When such arrangements are made, the RTC will so advise all other employees having authority over the operation of the train, i.e., yard personnel at objective terminal, other RTC, etc. When, notwithstanding these arrangements, the reduced crew is unable to complete their tour of duty within 10 hours, the members of the crew may book rest after 10 hours on duty.


The provision will be applied as follows:


(1)        Employees must provide notice of rest within the first 5 hours on duty. The amount of rest desired to apply after 10 hours. In such cases the Company has the existing obligations to have them into the objective or home terminal and off duty in 10 hours.


(2)        Employees who reach their objective terminal and are off duty in less than 10 hours will not be bound by the notice of rest given previously. Employees will then have the option of booking rest.


(3)        Employees who are more than 10 hours on duty will be bound by the amount of rest booked. Other Regulatory requirements remain in effect.


(4)        Employees who do not provide notice of rest within the first 5 hours are subject to work up to 12 hours. These employees will have the option of booking rest at the objective terminal.


29.07   When an employee on a crew gives notice to book rest the Company will make arrangements to ensure the employee is off duty within 10 hours. The Company may, at its option, relieve a single employee or it may require that all members of the crew be relieved. This may result in the Company requiring that rest be taken prior to expiration of 10 hours and/or that the crew be relieved prior to 10 hours on duty, or 11 hours where applicable.


            The road service rest rules of articles 29 and 27 have been in place for a number of years. The Union’s brief, for example, references a grievance dating from 1999 with respect to alleged violations said to have occurred in October and December of 1998. It appears that similar grievances, generally in the form of group grievances concerning numerous individual violations, continued to be filed over time, without any satisfactory resolution.


            It appears that in fact the provisions here under consideration were first introduced as part of a memorandum of settlement executed on March 24, 1997. From the outset, the memoranda of settlement included penalty provisions for those instances when a crew is compelled to work in excess of ten hours prior to reaching their home or objective terminal. As paragraph 11(k) of the original memorandum of settlement of 1997 governing conductors reflects, a premium payment of $80 was then agreed to. That amount has continued unchanged until today. The record reflects, however, that in 2007 the parties added Appendix 9 to both collective agreements amplifying the application of the penalty payment, establishing a system of determined relief times and normal transit times by taxi to govern the entitlement of employees to the penalty payment. The final paragraph of Appendix 9 reads as follows:


It was further noted during our conversations that these changes are designed to improve compliance to “in and off in 10 hours” as specified in the Collective agreement. It is also understood that should there remain issues at a given location regarding crews, who have given notice of rest and are not in and off duty within 10 hours, will be immediately escalated to the appropriate AVP – Operations by the respective General Chairs for resolution.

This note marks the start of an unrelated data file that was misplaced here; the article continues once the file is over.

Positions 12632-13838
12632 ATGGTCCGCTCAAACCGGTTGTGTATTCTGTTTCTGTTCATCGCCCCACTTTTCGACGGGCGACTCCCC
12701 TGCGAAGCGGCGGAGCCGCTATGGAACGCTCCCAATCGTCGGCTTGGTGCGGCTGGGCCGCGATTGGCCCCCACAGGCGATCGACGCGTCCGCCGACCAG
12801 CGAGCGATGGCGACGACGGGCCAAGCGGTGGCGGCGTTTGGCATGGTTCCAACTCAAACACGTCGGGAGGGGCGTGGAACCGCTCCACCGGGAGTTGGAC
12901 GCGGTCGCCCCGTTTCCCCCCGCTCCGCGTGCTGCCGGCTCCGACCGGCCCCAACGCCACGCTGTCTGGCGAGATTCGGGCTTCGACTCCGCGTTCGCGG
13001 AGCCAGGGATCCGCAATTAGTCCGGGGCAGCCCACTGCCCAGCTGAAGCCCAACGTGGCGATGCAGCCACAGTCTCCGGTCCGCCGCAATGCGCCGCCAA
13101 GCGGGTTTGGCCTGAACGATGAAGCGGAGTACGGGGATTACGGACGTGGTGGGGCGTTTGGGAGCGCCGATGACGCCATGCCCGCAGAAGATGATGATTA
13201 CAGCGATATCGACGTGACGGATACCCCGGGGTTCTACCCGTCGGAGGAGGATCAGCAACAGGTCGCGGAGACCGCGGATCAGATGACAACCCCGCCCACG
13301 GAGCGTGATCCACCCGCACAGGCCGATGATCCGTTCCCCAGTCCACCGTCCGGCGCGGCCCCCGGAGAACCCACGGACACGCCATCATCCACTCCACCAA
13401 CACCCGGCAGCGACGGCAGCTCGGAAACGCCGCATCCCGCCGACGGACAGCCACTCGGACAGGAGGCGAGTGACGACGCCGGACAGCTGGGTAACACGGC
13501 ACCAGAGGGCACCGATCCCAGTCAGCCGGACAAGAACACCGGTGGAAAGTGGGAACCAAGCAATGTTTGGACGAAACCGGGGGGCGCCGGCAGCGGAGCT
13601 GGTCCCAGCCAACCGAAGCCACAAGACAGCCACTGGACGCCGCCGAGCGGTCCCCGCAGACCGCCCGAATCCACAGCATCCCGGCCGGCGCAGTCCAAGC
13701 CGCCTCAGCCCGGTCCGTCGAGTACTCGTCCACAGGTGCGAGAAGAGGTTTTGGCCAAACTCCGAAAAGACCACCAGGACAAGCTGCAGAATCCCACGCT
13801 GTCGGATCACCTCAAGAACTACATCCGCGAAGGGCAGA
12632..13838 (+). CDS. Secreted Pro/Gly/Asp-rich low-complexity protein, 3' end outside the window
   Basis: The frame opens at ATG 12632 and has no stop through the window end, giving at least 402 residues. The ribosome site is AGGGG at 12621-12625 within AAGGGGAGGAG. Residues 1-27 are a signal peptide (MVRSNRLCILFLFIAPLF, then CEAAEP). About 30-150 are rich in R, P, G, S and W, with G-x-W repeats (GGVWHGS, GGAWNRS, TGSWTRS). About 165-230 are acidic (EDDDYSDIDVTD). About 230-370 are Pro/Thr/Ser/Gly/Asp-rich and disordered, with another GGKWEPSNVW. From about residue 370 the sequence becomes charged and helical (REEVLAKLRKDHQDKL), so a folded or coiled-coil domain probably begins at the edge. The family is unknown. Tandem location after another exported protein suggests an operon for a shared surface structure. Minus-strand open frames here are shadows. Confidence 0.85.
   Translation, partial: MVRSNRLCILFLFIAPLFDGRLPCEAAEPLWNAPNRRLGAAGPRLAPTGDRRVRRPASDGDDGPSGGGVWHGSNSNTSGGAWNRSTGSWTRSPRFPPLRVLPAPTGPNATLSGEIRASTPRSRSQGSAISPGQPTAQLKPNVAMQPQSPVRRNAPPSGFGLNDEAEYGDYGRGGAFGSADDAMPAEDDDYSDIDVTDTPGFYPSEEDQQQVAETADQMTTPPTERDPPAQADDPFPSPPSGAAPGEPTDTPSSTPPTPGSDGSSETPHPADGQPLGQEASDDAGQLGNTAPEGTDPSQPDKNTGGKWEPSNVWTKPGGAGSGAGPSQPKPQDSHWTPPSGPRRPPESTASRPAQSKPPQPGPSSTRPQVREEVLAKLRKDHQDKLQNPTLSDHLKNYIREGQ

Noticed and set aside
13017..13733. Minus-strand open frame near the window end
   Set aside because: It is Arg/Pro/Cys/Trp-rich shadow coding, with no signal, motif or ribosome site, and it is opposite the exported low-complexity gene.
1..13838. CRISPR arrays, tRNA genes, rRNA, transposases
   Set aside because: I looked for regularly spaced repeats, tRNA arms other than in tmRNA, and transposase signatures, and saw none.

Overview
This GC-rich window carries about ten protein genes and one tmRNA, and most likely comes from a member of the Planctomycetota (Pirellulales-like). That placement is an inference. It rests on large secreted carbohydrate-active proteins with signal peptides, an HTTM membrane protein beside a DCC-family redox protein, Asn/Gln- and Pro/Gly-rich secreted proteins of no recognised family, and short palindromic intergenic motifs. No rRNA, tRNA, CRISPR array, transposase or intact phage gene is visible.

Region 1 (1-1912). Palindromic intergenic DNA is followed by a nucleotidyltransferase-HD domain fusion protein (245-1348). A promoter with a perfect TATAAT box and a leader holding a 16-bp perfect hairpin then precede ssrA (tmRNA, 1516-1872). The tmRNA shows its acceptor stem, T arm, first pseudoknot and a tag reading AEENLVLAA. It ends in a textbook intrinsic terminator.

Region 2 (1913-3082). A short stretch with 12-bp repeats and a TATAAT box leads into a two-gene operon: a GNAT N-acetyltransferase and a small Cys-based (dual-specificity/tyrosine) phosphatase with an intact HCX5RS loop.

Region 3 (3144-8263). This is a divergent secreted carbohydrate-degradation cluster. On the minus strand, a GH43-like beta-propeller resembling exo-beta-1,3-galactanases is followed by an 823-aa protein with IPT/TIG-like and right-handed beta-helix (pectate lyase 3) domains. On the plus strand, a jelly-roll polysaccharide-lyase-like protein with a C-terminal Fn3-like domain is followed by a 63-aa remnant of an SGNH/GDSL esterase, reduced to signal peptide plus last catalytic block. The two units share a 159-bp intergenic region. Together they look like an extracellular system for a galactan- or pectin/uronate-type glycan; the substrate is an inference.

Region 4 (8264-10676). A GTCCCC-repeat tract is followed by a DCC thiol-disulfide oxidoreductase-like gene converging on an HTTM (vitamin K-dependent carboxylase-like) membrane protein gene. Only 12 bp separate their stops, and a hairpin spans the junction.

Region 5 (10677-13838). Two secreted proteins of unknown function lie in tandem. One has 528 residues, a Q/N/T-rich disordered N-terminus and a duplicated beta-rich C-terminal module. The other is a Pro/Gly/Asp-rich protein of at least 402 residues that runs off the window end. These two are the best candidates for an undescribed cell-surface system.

It does not appear disputed that in many parts of the Company’s national system substantial compliance with the requirements of the two articles here under consideration is met. However, in Western Canada, and in particular in relation to certain territories which involve greater distances, there has been a degree of non-compliance, the result of which has occasioned substantial expenditures by the Company in the form of disincentive or penalty payments. It appears that two locations of particular concern are the Brooks-Maple Subdivision as well as the Swift Current-Wayburn Subdivision, although it is not disputed that shortfalls in meeting the standards do occur elsewhere in the west as well as in Eastern Canada.


            As the Company notes, over the fourteen years these provisions have been in place there has never previously been a submission to arbitration. The Union, however, stresses that there have been grievances in the hundreds, including the grievances which form the basis of this policy grievance submission, which date from October of 2009 to the present.


            The Company does not dispute that the strict standard whereby an employee is to be into his or her destination termination and off duty within ten hours, when that employee has given notice of rest within the first five hours on duty has not, in all cases, been met by the Company. The Company submits, however, that certain circumstances have contributed to its failure to meet the standard at various times, citing administrative and personnel changes implemented in the Network Management Centre (NMC), the office which manages crew calling, deadheading arrangements and the relieving of crews who book rest en route as well as such other related matters such as the dispatching of trains. It also submits that unforeseen events, not the least of which is weather, can make it impossible, at times, for the standards of articles 29 and 27 to be strictly met. By way of illustration, it placed before the Arbitrator a statistical chart for the year 2011 for one particular western terminal which shows success rates falling typically, on a weekly basis, in the range of 100% to 97%, with some occasional declines, particularly in winter months, to as low as 91%. The Union stresses that those figures might not be accurate to the extent that it would not count employees who might have been “turned around” on their assignment, thereby not falling within the count. Its representatives also question the extent to which the success rate might be reduced by the recent introduction of Air Tablets, a form of computer documentation system found in terminals which conductors use to enter data at the end of their tour of duty. The Union’s suggestion is that that new technology has had a negative impact on the success rate of compliance with these articles.